Duterte, who had said Filipino-Americans would ‘get the best deal with Trump’, expressed hope for enhanced ties based on ‘shared commitment to democracy, freedom and the rule of law’.
Most Western allies welcomed a fresh start with Washington. Many have been dismayed at Trump’s criticism of decades-old military and economic alliances.
‘We want to work in our cooperation for a new trans-Atlantic beginning, a New Deal,’ said German Foreign Minister Heiko Maas on Twitter.
Others expressed hope Biden might revive cooperation on health, climate and other issues following Trump’s rejection of the proposed Trans-Pacific Partnership trade agreement and pressure on Canada, Mexico, South Korea and other partners to renegotiate trade terms.
UK Prime Minister Boris Johnson, who had a good relationship with Trump, extended his congratulations on Saturday before saying he planned to call Biden ‘soon’ on Sunday.
In an interview with AP, Johnson promised to work with Biden to spread democracy, defend human rights and combat climate change, as he sought to woo a leader who sees the world very differently to the outgoing American leader.
Johnson stressed the strength of trans-Atlantic ties, saying the two countries’ ‘common global perspective’ would be vital to shore up a rules-based global order that is under threat.
‘The United States is our closest and most important ally,’ said Johnson, who hasn’t yet spoken to Biden since he became president-elect. ‘And that’s been the case under president after president, prime minister after prime minister. It won’t change.’
Canadian Prime Minister Justin Trudeau, who was the target of personal insults by Trump, shared his congratulations with Biden on Twitter.
‘I look forward to working with President-elect Biden, Vice President-elect Harris, their administration, and the United States Congress as we tackle the world´s greatest challenges together,’ Trudeau wrote.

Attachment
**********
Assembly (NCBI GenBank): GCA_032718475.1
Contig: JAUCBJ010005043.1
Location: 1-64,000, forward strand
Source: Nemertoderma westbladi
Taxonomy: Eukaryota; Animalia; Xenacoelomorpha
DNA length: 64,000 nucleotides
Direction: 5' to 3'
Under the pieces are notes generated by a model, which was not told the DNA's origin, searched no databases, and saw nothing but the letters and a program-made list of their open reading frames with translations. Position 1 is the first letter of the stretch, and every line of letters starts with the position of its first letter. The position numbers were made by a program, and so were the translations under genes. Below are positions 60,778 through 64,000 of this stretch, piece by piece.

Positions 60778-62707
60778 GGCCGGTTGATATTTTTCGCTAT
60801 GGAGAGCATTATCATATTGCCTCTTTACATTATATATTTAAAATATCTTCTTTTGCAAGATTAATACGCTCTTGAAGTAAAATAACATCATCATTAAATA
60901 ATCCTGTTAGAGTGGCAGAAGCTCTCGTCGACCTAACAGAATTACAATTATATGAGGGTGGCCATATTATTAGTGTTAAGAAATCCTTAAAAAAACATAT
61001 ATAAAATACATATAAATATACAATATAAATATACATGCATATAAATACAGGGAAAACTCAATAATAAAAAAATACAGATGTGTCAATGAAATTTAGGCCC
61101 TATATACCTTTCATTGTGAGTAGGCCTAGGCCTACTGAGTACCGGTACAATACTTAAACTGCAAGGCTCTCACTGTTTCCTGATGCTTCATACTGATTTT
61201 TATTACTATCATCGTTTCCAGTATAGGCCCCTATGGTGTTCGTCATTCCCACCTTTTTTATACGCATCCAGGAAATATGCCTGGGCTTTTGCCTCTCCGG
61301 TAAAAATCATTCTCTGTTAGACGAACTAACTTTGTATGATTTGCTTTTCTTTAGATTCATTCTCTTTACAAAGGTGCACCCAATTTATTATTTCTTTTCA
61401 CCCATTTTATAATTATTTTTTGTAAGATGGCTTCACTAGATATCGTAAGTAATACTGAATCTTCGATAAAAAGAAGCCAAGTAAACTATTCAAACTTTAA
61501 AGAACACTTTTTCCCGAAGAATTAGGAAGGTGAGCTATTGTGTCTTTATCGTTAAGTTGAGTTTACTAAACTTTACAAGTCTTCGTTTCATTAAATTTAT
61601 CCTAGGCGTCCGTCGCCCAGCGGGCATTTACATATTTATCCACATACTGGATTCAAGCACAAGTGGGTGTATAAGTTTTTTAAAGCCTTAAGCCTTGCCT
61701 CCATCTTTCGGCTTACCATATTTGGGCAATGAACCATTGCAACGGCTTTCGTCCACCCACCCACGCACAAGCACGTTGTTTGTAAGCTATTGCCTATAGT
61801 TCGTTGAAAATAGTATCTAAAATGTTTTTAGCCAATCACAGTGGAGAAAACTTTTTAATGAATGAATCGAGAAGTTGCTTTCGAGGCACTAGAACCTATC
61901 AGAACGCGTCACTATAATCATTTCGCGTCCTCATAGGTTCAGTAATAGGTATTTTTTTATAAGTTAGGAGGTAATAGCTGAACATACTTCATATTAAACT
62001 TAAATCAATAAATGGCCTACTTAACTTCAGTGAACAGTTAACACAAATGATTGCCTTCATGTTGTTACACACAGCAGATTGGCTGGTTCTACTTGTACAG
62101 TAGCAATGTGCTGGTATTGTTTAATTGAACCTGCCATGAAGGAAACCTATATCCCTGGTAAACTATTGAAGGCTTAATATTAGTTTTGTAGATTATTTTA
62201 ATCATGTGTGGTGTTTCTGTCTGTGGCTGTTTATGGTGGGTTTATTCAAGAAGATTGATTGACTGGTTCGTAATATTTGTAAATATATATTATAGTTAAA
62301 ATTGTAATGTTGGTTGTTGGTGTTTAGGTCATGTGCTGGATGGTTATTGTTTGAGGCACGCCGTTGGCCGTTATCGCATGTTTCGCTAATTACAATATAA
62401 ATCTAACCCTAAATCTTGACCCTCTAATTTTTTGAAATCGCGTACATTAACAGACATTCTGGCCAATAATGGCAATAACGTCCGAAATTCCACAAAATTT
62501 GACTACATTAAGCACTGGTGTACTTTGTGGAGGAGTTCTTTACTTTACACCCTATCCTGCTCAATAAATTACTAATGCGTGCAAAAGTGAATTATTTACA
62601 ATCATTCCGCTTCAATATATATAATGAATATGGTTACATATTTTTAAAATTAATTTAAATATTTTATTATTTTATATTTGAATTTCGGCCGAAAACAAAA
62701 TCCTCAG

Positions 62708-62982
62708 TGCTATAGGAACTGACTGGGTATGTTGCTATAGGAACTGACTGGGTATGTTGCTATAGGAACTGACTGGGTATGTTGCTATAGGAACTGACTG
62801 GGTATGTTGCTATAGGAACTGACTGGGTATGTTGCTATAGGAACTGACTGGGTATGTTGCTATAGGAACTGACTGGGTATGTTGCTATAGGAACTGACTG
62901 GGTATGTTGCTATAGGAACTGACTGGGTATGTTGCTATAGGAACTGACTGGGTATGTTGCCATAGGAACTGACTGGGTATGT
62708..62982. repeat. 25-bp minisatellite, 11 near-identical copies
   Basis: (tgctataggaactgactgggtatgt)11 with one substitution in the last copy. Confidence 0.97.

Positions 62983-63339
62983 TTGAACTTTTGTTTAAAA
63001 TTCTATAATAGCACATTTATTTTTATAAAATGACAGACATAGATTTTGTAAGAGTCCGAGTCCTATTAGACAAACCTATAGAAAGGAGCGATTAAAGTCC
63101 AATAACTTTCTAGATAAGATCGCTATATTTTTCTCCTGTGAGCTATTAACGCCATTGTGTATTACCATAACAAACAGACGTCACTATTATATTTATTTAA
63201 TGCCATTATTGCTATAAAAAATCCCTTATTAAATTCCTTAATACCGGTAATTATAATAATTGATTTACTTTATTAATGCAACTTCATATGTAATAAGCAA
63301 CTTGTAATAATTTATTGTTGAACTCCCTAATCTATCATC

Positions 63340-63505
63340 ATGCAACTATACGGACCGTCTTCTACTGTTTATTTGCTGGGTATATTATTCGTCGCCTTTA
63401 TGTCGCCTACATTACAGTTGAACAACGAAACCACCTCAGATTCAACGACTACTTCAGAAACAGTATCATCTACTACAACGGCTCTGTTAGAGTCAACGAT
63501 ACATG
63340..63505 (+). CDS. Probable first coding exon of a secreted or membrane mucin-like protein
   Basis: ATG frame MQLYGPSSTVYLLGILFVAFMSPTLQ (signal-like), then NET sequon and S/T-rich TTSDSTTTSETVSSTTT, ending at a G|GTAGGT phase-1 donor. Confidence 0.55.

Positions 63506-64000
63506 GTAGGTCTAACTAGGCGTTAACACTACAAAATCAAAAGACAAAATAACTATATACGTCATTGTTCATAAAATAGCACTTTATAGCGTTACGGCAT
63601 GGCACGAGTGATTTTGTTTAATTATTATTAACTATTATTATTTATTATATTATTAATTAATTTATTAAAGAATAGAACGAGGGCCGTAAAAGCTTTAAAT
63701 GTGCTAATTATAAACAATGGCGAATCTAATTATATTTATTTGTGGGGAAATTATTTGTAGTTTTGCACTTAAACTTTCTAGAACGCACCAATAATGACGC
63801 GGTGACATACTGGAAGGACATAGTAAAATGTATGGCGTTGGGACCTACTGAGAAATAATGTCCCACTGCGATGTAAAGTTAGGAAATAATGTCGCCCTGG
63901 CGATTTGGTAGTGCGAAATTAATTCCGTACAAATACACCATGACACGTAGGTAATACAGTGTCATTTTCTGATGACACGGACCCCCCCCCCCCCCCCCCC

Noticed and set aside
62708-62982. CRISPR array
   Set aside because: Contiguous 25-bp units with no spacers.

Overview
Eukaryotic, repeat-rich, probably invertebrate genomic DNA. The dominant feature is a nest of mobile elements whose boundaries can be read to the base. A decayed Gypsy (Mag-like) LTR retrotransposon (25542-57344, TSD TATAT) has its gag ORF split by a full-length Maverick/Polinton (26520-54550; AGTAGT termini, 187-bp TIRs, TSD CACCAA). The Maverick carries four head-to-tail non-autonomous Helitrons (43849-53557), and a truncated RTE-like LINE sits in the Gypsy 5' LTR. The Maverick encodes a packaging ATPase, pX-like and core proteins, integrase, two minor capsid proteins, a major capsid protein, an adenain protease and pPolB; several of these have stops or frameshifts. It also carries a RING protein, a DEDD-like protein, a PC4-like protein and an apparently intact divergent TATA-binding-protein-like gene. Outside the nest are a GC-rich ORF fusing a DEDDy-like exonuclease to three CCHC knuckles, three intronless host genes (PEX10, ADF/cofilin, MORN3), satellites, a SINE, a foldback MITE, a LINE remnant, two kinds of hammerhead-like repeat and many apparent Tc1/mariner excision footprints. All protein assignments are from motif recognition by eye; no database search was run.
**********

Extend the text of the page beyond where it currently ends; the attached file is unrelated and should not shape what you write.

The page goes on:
Prime Minister Scott Morrison of Australia told reporters he looked forward to a ‘great partnership’ with Washington.
He cited challenges including the coronavirus and ‘ensuring a free and open’ Indo-Pacific region, a reference to China’s disputes with its neighbors over control of vast tracts of ocean.
‘American leadership is indispensable to meeting these challenges,’ Morrison said.
Prime Minister Imran Khan of Pakistan said he looked forward to working together to end illegal tax havens and on peacemaking in Afghanistan.
Other leaders who sent congratulations included German Chancellor Angela Merkel, French President Emmanuel Macron and Egyptian President Abdel-Fattah el-Sissi.
Embattled Venezuelan President Nicolas Maduro and his US-backed rival, Juan Guaido, both congratulated Biden and Vice President-elect Kamala Harris.
Maduro said Venezuela, which is under crippling US sanctions aimed at forcing him out of office, was ‘ready for dialogue and understanding’ with the United States.
The election outcome drew mixed reviews in Iraq, where Biden is remembered as a champion of the US invasion in 2003. Still, Iraqi President Barham Salih described Biden as a friend and trusted partner.
In Iran, where the economy has been choked by US sanctions, senior Vice President Eshaq Jahangiri wrote on Facebook: ‘The era of Trump and his warmongering and adventurist team is over.’
The newspaper Resalat published images of Trump without a mask against the coronavirus and Biden with a mask, and said: ‘Maskless enemy left, masked enemy arrived.’